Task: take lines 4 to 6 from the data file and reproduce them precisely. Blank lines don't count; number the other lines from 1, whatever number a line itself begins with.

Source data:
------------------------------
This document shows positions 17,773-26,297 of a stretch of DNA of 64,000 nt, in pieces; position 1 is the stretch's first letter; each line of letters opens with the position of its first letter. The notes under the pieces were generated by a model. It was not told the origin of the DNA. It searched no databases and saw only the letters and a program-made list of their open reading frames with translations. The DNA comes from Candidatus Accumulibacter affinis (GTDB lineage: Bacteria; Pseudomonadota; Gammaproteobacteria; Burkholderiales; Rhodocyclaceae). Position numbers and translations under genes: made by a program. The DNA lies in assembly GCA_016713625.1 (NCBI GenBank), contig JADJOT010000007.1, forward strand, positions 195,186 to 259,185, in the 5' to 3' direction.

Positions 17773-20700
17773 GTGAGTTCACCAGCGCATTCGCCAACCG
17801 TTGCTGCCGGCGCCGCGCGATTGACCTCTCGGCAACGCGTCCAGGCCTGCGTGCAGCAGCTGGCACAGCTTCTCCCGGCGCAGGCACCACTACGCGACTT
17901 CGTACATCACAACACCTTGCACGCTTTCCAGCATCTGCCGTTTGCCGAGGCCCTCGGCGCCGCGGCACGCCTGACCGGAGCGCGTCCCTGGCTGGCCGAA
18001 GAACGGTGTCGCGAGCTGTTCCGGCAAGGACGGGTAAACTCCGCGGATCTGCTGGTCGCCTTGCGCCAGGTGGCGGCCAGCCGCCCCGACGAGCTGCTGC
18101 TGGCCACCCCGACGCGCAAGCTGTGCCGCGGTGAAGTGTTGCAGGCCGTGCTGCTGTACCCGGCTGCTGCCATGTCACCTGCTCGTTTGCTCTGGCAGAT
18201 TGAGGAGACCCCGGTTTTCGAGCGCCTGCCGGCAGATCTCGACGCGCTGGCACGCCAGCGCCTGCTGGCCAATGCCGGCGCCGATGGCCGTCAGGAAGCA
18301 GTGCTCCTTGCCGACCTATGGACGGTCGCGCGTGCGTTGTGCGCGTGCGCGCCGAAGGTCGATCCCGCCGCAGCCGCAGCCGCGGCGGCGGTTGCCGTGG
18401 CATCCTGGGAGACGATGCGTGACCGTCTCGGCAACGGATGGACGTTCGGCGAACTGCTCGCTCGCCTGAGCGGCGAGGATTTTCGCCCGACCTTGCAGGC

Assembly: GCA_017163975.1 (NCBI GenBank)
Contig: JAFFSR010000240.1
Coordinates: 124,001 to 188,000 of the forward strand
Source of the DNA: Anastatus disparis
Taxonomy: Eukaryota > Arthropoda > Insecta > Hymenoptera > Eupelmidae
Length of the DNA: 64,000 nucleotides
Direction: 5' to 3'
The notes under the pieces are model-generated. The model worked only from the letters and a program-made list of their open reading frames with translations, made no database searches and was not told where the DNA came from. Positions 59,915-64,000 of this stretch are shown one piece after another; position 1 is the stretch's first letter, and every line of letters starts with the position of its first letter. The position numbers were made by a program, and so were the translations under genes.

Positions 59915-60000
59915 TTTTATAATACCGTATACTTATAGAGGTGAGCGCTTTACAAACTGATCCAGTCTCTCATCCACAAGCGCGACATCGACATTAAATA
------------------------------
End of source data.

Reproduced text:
17801 TTGCTGCCGGCGCCGCGCGATTGACCTCTCGGCAACGCGTCCAGGCCTGCGTGCAGCAGCTGGCACAGCTTCTCCCGGCGCAGGCACCACTACGCGACTT
17901 CGTACATCACAACACCTTGCACGCTTTCCAGCATCTGCCGTTTGCCGAGGCCCTCGGCGCCGCGGCACGCCTGACCGGAGCGCGTCCCTGGCTGGCCGAA
18001 GAACGGTGTCGCGAGCTGTTCCGGCAAGGACGGGTAAACTCCGCGGATCTGCTGGTCGCCTTGCGCCAGGTGGCGGCCAGCCGCCCCGACGAGCTGCTGC